Bryce canyon, an hour North and then a short ways East on scenic highway 12, is a long narrow canyon populated by hoodoos. Hoodoos are tall spires of rock, known for being pink, though we thought them rather more orange. We went for a hike down among the hoodoos after lunch, then continued Northwest on 12, hoping to make it to Capital Reef National Park by sunset.

Highway 12 has earned its reputation as the second most scenic highway in the U.S. and we'd love to know what highway holds first place. Hogback ridge is a memorial to the Civilian Corps, which built this, the first postal service access to the area, in the 1930s. We were still at an elevation of 9,000 feet when the sun set, but we were enjoying the snow-laden aspen wood up there, and we discovered the height to be perfect for viewing the entire length of the Capital Reef, its russet ridges deeply colored by the sun's lowest light. We stopped for a spell once within the park, standing by the car, talking and watching the sky darken and the stars striving to match their falling compatriots in brightness.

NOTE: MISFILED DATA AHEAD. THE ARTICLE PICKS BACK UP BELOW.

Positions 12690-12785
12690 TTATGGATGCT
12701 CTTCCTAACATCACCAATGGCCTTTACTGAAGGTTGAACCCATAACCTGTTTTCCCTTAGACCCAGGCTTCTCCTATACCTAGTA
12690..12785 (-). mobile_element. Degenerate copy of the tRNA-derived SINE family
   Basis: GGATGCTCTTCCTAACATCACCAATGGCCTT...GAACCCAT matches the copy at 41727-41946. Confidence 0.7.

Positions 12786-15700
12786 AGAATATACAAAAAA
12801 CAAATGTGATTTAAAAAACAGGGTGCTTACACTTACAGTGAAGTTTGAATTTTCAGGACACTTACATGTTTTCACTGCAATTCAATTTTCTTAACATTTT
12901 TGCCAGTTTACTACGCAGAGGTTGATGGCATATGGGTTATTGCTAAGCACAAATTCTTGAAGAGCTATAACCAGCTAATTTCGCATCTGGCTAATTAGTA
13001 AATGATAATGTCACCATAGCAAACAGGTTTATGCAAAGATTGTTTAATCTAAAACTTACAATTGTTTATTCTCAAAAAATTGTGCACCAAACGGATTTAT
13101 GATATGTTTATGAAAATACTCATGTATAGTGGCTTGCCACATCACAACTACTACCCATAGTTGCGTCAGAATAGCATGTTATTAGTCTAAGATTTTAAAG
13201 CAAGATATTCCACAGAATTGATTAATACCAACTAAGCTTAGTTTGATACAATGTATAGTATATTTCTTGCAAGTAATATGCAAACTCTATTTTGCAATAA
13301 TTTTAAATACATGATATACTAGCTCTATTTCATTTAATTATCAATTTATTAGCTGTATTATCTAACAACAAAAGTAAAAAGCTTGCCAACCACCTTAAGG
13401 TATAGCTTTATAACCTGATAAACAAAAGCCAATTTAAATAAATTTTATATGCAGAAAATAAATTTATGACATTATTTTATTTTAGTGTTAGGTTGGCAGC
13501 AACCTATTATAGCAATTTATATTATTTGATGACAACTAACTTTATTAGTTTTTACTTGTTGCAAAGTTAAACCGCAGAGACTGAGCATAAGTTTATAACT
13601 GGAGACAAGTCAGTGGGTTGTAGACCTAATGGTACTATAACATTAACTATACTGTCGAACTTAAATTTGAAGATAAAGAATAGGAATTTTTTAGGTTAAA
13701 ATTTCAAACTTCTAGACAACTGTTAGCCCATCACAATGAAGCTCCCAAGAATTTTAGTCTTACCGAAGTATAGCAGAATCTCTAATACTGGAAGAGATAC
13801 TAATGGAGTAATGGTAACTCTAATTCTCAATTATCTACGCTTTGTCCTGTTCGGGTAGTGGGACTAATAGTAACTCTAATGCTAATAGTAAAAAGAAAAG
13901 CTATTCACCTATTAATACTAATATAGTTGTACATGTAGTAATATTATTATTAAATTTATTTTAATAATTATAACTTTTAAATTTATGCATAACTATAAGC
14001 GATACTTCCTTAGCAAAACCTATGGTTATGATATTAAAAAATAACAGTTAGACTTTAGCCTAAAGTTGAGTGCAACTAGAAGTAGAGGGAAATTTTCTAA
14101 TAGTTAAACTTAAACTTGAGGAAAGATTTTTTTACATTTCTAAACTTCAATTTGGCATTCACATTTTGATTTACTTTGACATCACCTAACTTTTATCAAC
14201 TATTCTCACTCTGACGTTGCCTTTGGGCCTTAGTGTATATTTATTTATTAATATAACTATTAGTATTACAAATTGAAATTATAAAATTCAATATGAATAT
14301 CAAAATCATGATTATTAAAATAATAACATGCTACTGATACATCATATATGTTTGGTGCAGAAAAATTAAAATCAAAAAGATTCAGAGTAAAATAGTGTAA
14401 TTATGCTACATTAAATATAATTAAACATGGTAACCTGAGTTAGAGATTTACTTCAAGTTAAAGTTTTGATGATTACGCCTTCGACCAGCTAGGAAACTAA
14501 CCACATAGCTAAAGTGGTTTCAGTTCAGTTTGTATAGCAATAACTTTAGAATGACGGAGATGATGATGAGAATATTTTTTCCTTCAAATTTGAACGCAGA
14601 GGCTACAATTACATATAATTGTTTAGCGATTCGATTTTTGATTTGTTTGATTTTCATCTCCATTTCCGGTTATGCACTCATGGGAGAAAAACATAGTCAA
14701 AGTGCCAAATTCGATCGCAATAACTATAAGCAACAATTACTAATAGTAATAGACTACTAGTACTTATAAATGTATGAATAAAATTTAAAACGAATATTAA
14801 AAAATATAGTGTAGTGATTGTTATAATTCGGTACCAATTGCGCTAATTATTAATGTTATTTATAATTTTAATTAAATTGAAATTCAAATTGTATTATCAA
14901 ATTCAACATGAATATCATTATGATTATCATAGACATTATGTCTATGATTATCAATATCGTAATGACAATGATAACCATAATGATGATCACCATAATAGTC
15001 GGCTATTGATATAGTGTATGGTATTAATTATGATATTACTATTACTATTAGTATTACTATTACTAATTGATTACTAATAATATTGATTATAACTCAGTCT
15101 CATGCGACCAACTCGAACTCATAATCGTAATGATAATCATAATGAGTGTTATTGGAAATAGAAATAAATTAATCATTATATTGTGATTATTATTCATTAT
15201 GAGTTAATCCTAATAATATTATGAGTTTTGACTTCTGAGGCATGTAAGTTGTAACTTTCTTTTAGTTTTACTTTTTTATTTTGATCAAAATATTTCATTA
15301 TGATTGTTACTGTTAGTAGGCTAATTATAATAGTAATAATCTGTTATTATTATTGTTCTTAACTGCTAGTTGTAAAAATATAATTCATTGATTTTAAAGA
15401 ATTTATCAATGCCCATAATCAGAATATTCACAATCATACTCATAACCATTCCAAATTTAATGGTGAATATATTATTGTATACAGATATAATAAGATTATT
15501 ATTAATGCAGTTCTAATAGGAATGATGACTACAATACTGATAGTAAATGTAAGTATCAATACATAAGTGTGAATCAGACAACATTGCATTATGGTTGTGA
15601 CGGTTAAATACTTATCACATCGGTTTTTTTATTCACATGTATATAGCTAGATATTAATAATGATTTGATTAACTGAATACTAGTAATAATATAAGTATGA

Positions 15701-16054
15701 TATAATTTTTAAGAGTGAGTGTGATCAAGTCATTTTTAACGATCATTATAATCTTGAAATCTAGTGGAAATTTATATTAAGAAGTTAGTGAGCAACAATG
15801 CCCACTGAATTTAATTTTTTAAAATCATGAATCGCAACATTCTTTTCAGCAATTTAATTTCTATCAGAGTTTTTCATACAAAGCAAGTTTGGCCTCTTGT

By midnight we had made it to the Island in the Sky, the Northern access to Canyonlands National Park. Exhausted and not immune to irritability and discord, we successfully set up the tent and just as successfully ran down the car battery while distracted with other things. Happily, we encountered some friendly fellow campers the next morning. A father and son from Colorado, they generously jump-started our car, and then welcomed our company at their fire that night, after we had spent an adventurous day in short hikes and a last-minute dash across the highway to Arches National Park, where Sarah enjoyed an English-and French conversation with a traveler from Montreal and Anne enjoyed clambering around on the slickrock, photographing the conversationalists as sillouetted in an arch against the lingering light of the Western sky.

A walk to see the dawning light hit the canyons on our second morning at island in the sky gave the sunshine time to melt the ice off our tent, so we packed up and headed off for a brief sojourn on highway 666, destination: Mesa Verde.